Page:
For anyone unfamiliar with this delightful peice of new UK law:http://en.wikipedia.org/wiki/Control_order
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A control order is an order made by the Home Secretary of the United Kingdom to restrict an individual's liberty for the purpose of "protecting members of the public from a risk of terrorism". Its definition and power were provided by Parliament in the Prevention of Terrorism Act 2005. Control orders were also included in the Australian Anti-Terrorism Act 2005.
The control orders section of the Prevention of Terrorism Act provides for extremely limited rights of appeal and the absence of double jeopardy restrictions (i.e if a recipient managed to win an appeal in the Court of Appeal or other tribunal - the home office could simply re-apply the same order again). This has led to many court rulings highly critical of the orders. 
1.1 List of restrictions
3 Timeline of ministerial statements and legal challenges
4 See also
6 External links
The list of possible restrictions and obligations that can be included in a control order is long. It can place restrictions on what the person can use or possess, his place of work, place of residence, whom he speaks to, and where he can travel. Furthermore, the person can be ordered to surrender his passport, let the police visit his home at any time, report to officials at a specific time and place, and allow himself to be electronically tagged so his movements can be tracked.
In short, it provides for a graduated scale of technological "prisons without bars" that are intended to work within the European Convention on Human Rights.
When the control order crosses the line and "deprives liberty", rather than "restricts liberty", it is called a derogating control order because it infringes Article 5 of the ECHR. This can only happen if there is a derogation according to Article 15, and the Home Secretary must apply to a court for the authority. Derogation is only allowed when there is a "war or other public emergency threatening the life of the nation".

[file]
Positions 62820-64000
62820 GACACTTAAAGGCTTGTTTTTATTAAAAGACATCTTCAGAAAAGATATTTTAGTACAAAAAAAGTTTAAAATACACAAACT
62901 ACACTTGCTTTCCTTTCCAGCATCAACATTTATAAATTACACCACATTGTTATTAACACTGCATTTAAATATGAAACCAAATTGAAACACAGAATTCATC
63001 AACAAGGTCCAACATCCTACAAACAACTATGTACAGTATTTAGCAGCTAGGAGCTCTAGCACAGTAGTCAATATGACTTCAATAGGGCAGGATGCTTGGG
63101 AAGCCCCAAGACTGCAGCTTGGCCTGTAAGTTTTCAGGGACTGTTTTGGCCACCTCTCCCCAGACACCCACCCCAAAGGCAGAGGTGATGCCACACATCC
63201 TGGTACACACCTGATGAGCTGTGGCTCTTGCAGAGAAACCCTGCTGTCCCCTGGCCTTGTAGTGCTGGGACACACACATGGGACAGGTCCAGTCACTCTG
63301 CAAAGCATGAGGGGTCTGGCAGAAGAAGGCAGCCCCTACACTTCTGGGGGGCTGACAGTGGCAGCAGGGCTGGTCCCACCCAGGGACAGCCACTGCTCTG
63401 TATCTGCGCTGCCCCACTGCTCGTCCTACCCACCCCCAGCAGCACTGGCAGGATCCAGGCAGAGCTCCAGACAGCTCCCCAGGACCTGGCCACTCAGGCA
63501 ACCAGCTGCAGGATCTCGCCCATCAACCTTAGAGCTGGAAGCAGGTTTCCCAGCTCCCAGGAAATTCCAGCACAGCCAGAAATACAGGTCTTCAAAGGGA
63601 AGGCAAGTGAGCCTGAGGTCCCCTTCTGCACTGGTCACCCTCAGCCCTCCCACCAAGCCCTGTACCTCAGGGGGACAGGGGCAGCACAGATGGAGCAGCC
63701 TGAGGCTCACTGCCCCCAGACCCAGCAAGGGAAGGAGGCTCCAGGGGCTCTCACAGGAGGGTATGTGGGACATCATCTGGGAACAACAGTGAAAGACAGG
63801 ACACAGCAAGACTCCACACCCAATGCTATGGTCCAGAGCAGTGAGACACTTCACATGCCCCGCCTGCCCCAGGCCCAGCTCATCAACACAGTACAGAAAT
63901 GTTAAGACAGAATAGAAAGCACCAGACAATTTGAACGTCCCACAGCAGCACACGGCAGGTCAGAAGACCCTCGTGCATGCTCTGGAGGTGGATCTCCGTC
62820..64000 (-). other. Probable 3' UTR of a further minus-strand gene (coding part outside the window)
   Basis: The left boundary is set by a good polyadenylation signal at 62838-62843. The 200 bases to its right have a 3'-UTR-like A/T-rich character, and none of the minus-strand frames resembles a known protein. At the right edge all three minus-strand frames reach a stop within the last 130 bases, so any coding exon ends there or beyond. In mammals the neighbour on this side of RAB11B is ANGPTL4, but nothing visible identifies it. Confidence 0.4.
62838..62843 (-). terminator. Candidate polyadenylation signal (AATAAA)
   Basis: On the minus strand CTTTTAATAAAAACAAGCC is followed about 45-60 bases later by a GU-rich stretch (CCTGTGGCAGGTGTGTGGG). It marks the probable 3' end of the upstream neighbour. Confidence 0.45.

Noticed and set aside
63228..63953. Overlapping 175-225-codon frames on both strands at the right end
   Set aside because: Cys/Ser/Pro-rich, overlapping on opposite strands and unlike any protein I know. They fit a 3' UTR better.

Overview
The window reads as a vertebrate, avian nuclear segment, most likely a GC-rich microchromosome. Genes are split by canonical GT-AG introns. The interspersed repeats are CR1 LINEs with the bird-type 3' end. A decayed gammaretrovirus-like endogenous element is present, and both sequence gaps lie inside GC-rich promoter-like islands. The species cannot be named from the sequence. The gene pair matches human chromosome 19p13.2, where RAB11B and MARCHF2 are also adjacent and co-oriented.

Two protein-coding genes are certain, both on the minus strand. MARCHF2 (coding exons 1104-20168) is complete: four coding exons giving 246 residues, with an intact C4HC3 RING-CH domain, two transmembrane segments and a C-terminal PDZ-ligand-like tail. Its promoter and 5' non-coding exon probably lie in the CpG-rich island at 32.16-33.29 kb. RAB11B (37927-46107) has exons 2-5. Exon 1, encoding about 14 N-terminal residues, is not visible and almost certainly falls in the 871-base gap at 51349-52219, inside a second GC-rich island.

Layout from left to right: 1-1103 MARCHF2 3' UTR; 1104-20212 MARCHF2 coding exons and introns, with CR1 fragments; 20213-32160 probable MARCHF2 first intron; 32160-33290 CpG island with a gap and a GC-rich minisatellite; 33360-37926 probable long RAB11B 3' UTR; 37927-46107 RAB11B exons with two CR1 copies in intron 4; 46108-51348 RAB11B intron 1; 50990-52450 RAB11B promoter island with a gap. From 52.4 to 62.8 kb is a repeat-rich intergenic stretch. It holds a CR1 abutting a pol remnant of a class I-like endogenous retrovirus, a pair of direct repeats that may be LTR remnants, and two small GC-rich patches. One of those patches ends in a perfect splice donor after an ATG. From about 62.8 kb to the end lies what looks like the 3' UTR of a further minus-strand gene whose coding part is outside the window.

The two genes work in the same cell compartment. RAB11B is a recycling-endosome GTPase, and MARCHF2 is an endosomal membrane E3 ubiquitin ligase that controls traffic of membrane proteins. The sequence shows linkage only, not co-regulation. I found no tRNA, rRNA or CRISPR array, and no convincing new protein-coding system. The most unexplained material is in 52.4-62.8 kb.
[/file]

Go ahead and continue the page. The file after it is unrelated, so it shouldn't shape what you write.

The ECHR states that the government cannot deprive any person of their liberty without due process of law. This process must include informing the person of the accusation against him, giving him access to legal assistance to prepare his defence, and giving him the right to have his case heard and decided in public before a competent court.
The government has claimed that the terrorist allegations against certain individuals are of such a nature and from such sources that they cannot be prosecuted "because that would mean revealing sensitive and dangerous intelligence". 
 List of restrictions
Possession and/or use of specified objects and substances.
Use of specified services and/or facilities.
Certain occupations and employment.
Carrying out specified activities.
Restriction on association and communications with specified people, or people in general.
Restriction of place of residence, and visitors to the residence.
Movements at certain times of the day, or to certain places.
Passport must be surrendered.
A requirement to admit specified persons to certain premises.
A requirement to allow specified persons to confiscate and/or scientifically examine any object on premises owned by the subject.
A requirement to allow electronic surveillance to be carried out and photographs taken.
Any other restrictions whatsoever for up to 24hrs, when it is deemed necessary